Genuine joy. The event started with lunch… And rather than waiting in a line to get our badges for the conference, we put our first name on a “Hello my name is” tag, and were guided to a table where our host introduced us to everyone at the table. Instantly we got to know those at our table before we eventually made our way to the Children’s Museum–an incredibly fun and inspirational venue for a “conference.” At the end of the second day we then had the opportunity to share with everyone all of the positives and negatives of the event. It was incredible to give feedback in real-time vs. filling out a survey! We all left this event better people and professionals than when we arrived.

You can also listen to the Making a Marketer podcast to hear two of the founders of HD talk about its origin, and what it’s all about.

These two events are so VERY different, and equally amazing in their own ways. If you have the opportunity to go to either — or both — I highly recommend it! You’ll leave both events with new contacts and new friends. I guarantee it.

Helping you with Social Media Basics & Beyond

Many individuals think they can “do social media” because they’ve been doing it for themselves personally for years. The fact is it’s different for business, and there are some basics that can help you on the right path. Things are constantly changing, and this is how I see it today.

Develop content in advance

There’s some time savings in not staring at your computer each day you set out to post, trying to figure out what it is you want to say. It’s also a way to be more strategic about what you’re posting. When creating your content it’s key to not only promote your organization and events you might be having, but to also promote other orgs.

Are their businesses or organizations that have a similar mission to yours? Are there individuals doing great work in the space you’re working in? Use their content in your posts. Also seek out their posts, and engage with them on their platforms. Let them know what they’re doing is awesome!

  • Put that content into a written plan of consistency using a tool like CoSchedule ( or PostPlanner. This will help you get an even spread of the different kinds of posts you’re sharing with the world.
  • Use a scheduling tool, like Buffer (better) or Hootsuite (fine), but don’t rely on it completely. It’s still important to mix in organic, active engagement with both YOUR account, and accounts you are following.

    Cross-promote content between platforms…

    But word the posts differently. I suggest writing for Facebook so that it’s natural and descriptive… and then pare it down for Twitter.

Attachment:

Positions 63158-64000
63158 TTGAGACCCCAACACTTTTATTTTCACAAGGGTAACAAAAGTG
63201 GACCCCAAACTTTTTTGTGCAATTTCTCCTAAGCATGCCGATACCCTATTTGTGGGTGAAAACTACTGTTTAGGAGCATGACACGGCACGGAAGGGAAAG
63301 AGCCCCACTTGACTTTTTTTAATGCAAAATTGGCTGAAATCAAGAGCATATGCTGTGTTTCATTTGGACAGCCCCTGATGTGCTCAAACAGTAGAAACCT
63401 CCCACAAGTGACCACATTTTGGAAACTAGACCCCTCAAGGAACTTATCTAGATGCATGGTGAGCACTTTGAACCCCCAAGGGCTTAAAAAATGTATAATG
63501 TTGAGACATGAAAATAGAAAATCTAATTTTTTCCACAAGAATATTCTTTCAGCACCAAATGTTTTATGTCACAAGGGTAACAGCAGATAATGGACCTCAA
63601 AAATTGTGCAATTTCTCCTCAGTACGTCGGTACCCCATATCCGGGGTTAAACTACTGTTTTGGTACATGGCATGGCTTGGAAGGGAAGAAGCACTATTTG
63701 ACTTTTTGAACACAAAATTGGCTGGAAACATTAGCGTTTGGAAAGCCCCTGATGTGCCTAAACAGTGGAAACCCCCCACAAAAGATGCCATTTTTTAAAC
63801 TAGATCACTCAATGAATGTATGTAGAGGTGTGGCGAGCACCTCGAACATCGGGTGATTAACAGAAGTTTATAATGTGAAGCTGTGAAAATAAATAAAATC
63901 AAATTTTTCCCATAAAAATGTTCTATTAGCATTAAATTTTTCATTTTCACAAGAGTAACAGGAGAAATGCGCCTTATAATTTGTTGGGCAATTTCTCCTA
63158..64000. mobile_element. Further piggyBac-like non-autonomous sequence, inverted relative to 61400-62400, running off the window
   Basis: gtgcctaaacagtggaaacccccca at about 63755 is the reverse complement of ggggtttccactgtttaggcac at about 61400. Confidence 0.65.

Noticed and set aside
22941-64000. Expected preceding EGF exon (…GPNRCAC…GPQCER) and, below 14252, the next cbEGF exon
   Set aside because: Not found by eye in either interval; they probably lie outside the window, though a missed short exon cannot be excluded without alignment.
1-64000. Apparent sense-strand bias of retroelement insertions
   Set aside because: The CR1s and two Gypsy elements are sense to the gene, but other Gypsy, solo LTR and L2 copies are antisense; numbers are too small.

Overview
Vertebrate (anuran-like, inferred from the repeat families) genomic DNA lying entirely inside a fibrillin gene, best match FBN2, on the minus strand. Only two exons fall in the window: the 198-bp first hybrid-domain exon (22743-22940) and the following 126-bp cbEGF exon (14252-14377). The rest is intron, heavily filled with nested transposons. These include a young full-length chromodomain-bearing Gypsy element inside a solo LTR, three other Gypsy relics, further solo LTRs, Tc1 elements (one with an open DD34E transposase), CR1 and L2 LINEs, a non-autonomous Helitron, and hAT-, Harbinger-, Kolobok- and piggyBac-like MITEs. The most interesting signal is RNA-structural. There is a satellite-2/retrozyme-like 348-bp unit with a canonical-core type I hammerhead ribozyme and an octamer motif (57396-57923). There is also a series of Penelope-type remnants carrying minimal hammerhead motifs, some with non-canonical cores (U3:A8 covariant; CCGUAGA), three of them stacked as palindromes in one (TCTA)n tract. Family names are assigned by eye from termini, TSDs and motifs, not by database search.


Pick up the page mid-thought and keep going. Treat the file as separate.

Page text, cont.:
On Instagram there’s no real character limit, but most people aren’t there to read — they’re there primarily to see your images. Write a quick caption, and refer your followers to a link in your bio if you’re trying to drive them to register for an event, read a blog post, or donate money, etc. Also follow “thought leaders” in your industry who aren’t tied to a particular organization, but from whom you (and others) can learn.

    LIVE Video is hot hot hot.

    The videos don’t have to perfect, and they don’t have to be long, but Facebook is putting live video at the top of the feed and increasing the organic growth (that’s mostly gone away). If you “go live” directly in Facebook, your followers will be notified that you’ve gone live, and they are more likely to see the video. They might not see it live, but they are likely to see the replay.

    Special events are a great opportunity for this (create fear of missing out / FOMO for next time!), but your team / board can go live also at any time, so long as there is something of value to be shared! You should have a strategy, but have no fear because you have to start somewhere. Consider a weekly show at the same time each week… And just press RECORD.

    Good images are crucial.

    People aren’t very forgiving of images that aren’t appealing. This is important on all platforms, and especially important on Instagram. Your images should have a consistent look and feel. The algorithms on the platforms work based on people liking your content, and you’re likely to see more content similar to that which you’ve shown an interest (which means your account will be suggested to the “right” people also).

    Consistent voice is important.